The Beautiful Game

The Beautiful Game
The Beautiful Game
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Bill Nighy and Michael Ward star in “ The Beautiful Game,” a new film that is based on the Homeless World Cup, an actual international football tournament.

However, don’t expect documentary reality or grit. This is a movie-movie (available on Netflix this Friday), that is structured to make you feel motivated. It should be remembered that this isn’t such a bad thing – verité authenticity has its place but so do glossy constructed fantasies which still stir genuine feeling and reach some core truths… “The Beautiful Game,” directed by Thea Sharrock, it’s very much of the latter type. Just don’t get your hopes up too high.

The first Homeless World Cup took place in 2003 and since then nearly 70 countries and over 1.2 million people participated. And yet, I suspect, its existence might come as a surprise to many (even soccer fans …excuse me, football). There are good intentions behind this foundation’s work as it brings attention to homelessness in major cities around the world while instilling pride within players.

Colin Farrell was one of the main producers on this film and also narrated the 2008 documentary about these games (“Kicking It,” presently streaming on Freevee ). Screenwriter Frank Cotrell-Boyce who worked with past participants of the tournament sought inspiration from them to create his characters. It may be cinema but it has reality coursing through its veins.

If you have a Ted Lasso shaped hole in your heart (or, less dramatically, viewing schedule) or if you’re still smarting after Taika Waititi’s misfire Next Goal Wins”, give this one a shot. But he’s not remotely ready to join any team, even one going to a real tournament in Rome, that has the word “homeless” in it.Ward plays Vinny who happens to be an unlucky father of an exceptional girl soccer player. However he is not even willing to join a team going to a real tournament in Rome, whose name has the word ‘homeless’ in it.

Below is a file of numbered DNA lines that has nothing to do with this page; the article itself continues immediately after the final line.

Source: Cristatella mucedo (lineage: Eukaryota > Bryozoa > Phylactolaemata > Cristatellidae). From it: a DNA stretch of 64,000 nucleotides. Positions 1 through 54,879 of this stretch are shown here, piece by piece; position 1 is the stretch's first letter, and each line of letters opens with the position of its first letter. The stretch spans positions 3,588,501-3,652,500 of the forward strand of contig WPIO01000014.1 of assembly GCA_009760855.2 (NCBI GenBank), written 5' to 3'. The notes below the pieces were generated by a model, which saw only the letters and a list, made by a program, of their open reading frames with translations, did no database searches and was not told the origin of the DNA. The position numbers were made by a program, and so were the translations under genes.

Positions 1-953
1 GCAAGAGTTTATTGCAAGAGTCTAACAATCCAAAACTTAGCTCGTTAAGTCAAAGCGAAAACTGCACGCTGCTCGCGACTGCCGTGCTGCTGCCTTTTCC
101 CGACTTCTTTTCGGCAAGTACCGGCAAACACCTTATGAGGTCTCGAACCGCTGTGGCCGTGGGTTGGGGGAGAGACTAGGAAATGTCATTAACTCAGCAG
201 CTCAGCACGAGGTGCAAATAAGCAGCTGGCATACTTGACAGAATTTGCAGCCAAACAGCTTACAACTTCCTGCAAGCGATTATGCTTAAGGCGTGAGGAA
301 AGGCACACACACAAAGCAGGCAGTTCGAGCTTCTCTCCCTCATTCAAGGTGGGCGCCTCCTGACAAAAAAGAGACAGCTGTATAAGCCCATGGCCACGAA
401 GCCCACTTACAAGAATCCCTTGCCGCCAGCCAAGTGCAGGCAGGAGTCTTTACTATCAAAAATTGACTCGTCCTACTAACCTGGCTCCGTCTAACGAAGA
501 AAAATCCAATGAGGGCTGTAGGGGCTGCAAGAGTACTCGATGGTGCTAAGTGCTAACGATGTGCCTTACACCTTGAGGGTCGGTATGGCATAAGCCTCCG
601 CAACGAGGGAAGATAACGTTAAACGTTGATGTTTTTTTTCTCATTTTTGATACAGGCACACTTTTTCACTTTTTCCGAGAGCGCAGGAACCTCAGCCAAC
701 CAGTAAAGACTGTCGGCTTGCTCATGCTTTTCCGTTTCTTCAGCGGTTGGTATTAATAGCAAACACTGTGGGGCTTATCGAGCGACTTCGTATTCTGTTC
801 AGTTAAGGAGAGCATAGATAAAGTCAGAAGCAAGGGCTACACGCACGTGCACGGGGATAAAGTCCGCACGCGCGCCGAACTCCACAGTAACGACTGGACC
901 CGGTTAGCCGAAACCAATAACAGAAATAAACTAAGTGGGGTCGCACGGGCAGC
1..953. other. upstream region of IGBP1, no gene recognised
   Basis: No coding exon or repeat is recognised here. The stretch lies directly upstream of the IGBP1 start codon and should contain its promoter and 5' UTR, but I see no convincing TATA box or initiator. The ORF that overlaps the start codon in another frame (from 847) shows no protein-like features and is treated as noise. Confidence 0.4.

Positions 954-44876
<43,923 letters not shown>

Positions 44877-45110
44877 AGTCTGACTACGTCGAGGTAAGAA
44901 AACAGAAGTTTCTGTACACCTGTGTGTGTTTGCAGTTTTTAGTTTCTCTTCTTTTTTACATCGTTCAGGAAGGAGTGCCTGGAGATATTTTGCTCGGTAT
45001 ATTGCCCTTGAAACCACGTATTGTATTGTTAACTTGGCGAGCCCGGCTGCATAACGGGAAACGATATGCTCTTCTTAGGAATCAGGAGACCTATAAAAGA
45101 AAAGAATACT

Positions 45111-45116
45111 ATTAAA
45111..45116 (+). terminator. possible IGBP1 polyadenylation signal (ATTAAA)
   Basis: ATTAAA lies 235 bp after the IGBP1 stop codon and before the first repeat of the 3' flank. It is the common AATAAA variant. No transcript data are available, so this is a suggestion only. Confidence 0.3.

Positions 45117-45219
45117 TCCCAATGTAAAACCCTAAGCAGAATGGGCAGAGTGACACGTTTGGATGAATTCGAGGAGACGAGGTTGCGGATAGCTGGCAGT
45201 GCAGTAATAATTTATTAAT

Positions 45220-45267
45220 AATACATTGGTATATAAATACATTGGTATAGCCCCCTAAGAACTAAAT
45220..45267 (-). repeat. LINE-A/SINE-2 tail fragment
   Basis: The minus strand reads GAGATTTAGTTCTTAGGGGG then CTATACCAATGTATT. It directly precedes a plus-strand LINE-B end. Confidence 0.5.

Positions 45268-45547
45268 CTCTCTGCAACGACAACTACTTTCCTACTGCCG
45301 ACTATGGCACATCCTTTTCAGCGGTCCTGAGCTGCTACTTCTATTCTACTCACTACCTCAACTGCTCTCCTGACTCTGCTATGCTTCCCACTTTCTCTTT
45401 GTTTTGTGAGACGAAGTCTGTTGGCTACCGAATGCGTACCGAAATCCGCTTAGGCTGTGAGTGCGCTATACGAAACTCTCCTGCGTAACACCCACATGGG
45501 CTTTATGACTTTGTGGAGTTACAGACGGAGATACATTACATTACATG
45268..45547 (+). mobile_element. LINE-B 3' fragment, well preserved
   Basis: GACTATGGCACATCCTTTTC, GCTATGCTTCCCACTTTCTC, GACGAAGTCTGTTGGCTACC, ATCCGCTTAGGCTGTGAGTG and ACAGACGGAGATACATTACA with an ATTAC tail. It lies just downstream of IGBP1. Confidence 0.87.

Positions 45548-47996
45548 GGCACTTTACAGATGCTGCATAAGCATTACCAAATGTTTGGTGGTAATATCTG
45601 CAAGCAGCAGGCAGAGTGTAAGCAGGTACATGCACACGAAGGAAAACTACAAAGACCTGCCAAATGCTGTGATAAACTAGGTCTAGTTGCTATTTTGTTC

Nighy plays Mal, a kind and soft-spoken (except when a ref makes a bad call) football legend who coaches the homeless England team: Nathan (Callum Scott Howells), Aldar (Robin Nazari), Kevin (Tom Vaughan-Lawlor), Cal (Kit Young) and Jason (Sheyi Cole). However each of them have journeys that got them there but all are nice kids with good attitudes who can’t wait to play. Vinny is the stick in the mud, making things tense and awkward at every turn. He basically believes he’s better than his teammates at football as well as in life which really says more about him than anyone else.

Though Vinny and company for England take up most of our focus, b-plots are given to Japan—a first-time squad comprised of slightly older individuals led by an ambitious young coach Aoi Okuyama—America—women’s team with one star player Cristina Rodlo—and South Africa—the best group under the guidance of shrewd nun Protasia played by Susan Wokoma. For such an ensemble cast, most characters find themselves doing something meaningful here. It’s also not a half-bad travelog for Rome either or Valeria Golino leading the tournament too.

Is it a unique and alluring with some cheerful tuneful music? Yes. But also, it is a deeply reflective piece that talks of redemption, invisibility, self-respect and sportsmanship without becoming judgemental or condescending. The PG-13 rating baffles me slightly – this film seems to be on the milder side of the spectrum and can be watched by people of all ages. And, oh yes Sharrock and her crew are good at showing how soccer is thrilling (which many movies haven’t).

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